LOS ANGELES (CelebrityAccess) — Director, actor, writer, producer, and film historian Peter Bogdanovich has died. He was 82.
According to the Hollywood Reporter, his daughter, Antonia Bogdanovich, said he died of natural causes at his home in Los Angeles shortly after midnight on Thursday.
A native of Kingston, New York, Bogdanovich graduated from the prestigious private Collegiate School in New York City and studied acting at the equally prestigious Stella Adler Studio of Acting.
After a stint programming films for the Museum of Modern Art in the late 1960s, Bogdanovich relocated to Los Angeles with the ambition to direct. After a chance meeting with noted B movie director Roger Corman, Bogdanovich began working on Corman’s 1968 crime thriller “Target” featuring Tim O’Kelly and Boris Karloff.
In 1971, Bogdanovich broke through to the mainstream when he directed The Last Picture Show, based on the Larry McMurtry novel of the same name. The film drew favorable comparisons for Bogdanovich to directors such as Orson Welles and went on to earn eight Academy Award nominations, including Best Director, and won two statues, for Cloris Leachman and Ben Johnson in the supporting acting categories.
During this period, Bogdanovich directed numerous other successful films, including What’s Up Doc (1972) starring Ryan O’Neal and Bette Midler, and the critically acclaimed Paper Moon (1973), a Depression-era comedy that also starred Ryan O’Neal and his daughter Tatum O’Neal, who won an Oscar for best supporting actress for her role in the film.
However, not all of Bogdanovich’s work from the period was well-received and he directed several notable flops, including At Long Last Love (1975), Nickelodeon (1976), and They All Laughed (1981) which resulted in Bogdanovich declaring bankruptcy after taking on the task of financing the distribution of the film.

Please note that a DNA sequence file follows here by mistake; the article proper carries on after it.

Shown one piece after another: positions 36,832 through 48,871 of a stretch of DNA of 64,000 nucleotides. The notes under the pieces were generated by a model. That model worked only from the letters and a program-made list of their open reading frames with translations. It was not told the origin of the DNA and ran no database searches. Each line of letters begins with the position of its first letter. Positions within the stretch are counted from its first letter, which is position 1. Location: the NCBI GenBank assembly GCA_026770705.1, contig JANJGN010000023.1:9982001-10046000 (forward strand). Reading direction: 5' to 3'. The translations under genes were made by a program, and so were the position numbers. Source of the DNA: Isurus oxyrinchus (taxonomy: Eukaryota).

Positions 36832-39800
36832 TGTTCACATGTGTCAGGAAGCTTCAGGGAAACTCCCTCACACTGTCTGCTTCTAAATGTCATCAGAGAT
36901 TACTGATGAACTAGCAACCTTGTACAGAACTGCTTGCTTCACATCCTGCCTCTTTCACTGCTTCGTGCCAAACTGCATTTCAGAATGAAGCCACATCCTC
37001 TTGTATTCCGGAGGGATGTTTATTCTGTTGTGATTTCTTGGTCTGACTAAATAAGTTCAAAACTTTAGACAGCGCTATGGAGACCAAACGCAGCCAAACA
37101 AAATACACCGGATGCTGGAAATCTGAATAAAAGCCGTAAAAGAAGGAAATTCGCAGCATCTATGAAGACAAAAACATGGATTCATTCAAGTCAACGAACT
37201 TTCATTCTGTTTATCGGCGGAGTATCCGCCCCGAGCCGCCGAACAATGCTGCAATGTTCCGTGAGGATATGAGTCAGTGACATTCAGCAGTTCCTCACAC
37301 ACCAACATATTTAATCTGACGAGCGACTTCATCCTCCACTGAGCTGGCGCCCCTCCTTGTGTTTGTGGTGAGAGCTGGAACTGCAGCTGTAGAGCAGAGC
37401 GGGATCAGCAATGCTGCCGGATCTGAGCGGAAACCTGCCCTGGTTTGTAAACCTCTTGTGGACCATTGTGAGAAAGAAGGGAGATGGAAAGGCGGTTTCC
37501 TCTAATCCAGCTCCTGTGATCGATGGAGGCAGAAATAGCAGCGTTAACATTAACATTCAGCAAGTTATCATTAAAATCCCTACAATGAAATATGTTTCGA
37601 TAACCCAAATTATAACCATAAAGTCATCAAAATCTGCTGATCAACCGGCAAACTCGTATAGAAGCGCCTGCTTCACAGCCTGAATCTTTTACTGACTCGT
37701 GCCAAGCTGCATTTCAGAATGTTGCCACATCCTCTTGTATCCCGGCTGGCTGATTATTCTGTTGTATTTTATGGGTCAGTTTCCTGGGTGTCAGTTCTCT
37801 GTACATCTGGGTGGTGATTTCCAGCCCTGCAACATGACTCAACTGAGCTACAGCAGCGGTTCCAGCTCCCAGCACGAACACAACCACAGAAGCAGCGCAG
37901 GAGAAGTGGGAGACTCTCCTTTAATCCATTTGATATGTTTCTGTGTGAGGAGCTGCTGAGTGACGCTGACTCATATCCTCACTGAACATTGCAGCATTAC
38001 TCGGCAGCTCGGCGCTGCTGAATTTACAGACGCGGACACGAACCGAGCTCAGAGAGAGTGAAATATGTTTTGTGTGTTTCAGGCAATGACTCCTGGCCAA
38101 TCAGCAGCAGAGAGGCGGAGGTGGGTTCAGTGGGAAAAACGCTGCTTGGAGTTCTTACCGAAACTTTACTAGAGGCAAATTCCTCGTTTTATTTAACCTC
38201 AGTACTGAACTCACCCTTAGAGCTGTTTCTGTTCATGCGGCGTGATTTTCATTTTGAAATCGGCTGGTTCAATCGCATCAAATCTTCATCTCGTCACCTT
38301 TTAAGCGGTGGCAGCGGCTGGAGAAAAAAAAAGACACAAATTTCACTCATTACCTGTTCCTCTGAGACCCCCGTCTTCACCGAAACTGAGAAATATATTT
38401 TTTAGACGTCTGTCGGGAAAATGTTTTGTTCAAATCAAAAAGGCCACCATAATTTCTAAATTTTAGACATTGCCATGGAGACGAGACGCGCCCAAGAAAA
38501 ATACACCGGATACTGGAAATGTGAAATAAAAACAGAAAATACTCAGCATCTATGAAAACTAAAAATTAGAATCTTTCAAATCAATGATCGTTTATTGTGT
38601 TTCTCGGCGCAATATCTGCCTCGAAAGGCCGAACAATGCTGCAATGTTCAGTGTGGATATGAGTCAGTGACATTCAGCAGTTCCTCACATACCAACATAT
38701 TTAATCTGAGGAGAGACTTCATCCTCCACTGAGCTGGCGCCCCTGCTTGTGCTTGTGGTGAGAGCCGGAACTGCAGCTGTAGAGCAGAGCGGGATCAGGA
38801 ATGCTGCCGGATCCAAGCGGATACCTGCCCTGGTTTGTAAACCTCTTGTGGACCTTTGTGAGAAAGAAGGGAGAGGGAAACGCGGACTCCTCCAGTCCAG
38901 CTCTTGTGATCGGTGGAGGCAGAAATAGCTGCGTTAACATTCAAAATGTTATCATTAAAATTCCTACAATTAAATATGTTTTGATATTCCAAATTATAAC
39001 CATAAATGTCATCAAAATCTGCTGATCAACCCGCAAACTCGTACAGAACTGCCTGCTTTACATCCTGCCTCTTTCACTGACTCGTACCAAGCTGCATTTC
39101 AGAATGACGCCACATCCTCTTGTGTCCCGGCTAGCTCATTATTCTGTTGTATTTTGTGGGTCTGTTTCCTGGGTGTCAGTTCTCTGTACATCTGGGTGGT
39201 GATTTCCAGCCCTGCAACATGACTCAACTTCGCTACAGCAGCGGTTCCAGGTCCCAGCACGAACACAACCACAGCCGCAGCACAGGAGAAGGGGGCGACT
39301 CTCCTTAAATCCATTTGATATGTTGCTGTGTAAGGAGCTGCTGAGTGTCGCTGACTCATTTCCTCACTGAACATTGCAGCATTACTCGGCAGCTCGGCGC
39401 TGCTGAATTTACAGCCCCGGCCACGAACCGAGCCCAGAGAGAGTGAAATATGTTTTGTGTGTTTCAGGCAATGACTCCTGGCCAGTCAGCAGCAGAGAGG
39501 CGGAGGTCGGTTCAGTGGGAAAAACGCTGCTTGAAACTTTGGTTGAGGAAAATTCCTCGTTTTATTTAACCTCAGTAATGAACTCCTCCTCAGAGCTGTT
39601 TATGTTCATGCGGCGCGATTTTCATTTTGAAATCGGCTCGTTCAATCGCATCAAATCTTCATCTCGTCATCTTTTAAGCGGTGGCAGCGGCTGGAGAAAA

Bogdanovich was romantically linked with several of his leading ladies, including Cybill Shepherd, who he met during the filming of The Last Picture Show and who prompted him to split with his wife and longtime artistic collaborator Polly Platt, and former model Dorothy Stratten, who he met during the production of They All Laughed, and who went on to be murdered by her husband after the production wrapped.
In addition to his work behind the camera, Bogdanovich was an actor as well, appearing in roles such as Dr. Elliot Kupferberg in the HBO drama The Sopranos, and a disc jockey in Quentin Tarantino’s Kill Bill vol. 1 and 2.
Bogdanovich was also a noted film historian and critic, penning more than a dozen books on directors such as Orson Welles, John Ford, Howard Hawkes, and Fritz Lang.
In 1998, National Film Preservation Board of the Library of Congress added Bogdanovich’s The Last Picture Show to the National Film Registry, an honor awarded only to “culturally, historically, or aesthetically significant films”.
According to Variety, Bogdanovich is survived by his two children with Platt, Antonia and Sashy.